Right of Reply; A waitress replies to our leading article calling for the abolition of tipping

I ONLY survived university with the support of tips from three waitressing jobs. But it is obvious that the person who wrote your leading article, suggesting that tipping should be abolished, needed to make no such efforts. If you believe that "the whole business of tipping" is an embarrassment because diners ruin their meal by puzzling their spoilt heads over billing percentages, then what do you imagine the whole business of waiting must be like?

Pressurised waiters and waitresses choreograph remarkable feats of organisation by accurately and politely taking and delivering orders, many of them received at the same time. But the harassing moaners - sorry, customers - who treat us like nameless puppets are a constant reminder that we ourselves have not the time, opportunity or wealth to dine out, even if we could muster the energy.

Waiting is not a job that people actually want to do. Some of us are students or actors supplementing our income; some are parents trying to meet the everyday cost of raising children, and others are those whose education makes it difficult to find positions in other fields. But if stereotypes are to be believed, all of us lie somewhere on the scale between nothing and trailer trash; and why not, if we are to believe that our worth is reflected in our pay?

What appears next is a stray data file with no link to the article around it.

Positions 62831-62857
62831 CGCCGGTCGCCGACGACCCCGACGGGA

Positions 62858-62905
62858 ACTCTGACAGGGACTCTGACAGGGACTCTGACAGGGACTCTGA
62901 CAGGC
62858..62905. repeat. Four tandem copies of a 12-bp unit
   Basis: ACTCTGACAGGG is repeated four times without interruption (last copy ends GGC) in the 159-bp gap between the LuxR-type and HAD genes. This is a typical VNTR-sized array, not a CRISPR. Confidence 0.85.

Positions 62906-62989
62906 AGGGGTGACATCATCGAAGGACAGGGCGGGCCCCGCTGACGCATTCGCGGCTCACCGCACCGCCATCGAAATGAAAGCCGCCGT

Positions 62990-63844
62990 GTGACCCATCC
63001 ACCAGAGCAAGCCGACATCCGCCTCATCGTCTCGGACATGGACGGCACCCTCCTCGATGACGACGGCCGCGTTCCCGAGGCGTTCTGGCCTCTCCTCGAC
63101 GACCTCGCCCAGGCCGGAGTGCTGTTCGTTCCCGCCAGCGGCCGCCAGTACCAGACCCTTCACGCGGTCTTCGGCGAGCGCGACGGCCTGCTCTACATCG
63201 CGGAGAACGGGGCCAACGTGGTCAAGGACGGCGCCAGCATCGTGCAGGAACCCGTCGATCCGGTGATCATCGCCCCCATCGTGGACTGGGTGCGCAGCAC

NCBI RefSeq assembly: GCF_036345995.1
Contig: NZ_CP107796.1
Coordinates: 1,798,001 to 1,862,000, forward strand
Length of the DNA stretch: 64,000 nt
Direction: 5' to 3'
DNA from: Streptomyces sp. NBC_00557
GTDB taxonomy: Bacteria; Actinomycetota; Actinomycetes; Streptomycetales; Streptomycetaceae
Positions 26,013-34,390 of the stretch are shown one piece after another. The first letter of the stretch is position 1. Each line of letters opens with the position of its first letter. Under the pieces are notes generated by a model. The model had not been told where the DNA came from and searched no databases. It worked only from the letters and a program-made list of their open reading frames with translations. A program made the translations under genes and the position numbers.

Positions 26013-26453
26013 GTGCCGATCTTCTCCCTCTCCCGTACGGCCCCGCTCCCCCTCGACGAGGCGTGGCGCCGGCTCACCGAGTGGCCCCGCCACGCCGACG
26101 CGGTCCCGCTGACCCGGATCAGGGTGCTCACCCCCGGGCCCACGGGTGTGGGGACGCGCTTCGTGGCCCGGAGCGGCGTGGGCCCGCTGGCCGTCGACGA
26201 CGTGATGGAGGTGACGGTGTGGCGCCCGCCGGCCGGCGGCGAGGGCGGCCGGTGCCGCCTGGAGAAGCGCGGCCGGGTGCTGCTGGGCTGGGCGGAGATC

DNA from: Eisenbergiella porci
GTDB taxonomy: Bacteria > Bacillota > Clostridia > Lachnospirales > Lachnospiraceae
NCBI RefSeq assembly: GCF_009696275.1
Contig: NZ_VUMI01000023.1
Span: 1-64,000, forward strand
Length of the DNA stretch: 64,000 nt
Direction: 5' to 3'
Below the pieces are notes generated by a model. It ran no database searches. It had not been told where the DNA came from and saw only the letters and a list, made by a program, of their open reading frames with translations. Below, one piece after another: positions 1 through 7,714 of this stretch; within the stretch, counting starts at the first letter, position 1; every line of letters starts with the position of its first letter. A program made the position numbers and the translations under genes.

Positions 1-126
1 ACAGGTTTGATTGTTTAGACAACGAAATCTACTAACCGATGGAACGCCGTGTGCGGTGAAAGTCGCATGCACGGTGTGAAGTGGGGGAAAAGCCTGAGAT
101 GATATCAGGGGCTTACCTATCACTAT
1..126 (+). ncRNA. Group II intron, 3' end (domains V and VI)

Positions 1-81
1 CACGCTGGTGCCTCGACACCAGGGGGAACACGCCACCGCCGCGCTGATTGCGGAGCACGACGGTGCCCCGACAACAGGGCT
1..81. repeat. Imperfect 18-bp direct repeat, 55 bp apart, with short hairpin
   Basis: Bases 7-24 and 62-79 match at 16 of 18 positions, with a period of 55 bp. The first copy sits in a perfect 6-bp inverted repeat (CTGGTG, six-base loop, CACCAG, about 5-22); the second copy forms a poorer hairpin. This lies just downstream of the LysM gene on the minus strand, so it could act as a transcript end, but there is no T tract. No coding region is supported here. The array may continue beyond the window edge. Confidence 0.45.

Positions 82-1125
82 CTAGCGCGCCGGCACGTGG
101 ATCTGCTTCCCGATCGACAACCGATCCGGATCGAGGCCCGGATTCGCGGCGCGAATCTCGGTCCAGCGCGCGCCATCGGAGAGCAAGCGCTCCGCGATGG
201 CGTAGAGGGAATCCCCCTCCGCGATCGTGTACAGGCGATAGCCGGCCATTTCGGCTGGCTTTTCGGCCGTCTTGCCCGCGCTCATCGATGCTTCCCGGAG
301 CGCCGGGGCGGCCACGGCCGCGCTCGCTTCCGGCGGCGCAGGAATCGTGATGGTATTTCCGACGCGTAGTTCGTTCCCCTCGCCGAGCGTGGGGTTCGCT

Tips are a recognition of service and satisfaction; they provide an incentive to do the job well, and often make up the bulk of a night's wage. So here's a generous tip for the Low Pay Commission: please don't suggest employers use communal tips to subsidise the minimum wage (a mind- bendingly generous pounds 3.60 an hour) as this will only serve to slam shut the waiter's greasy window of opportunity.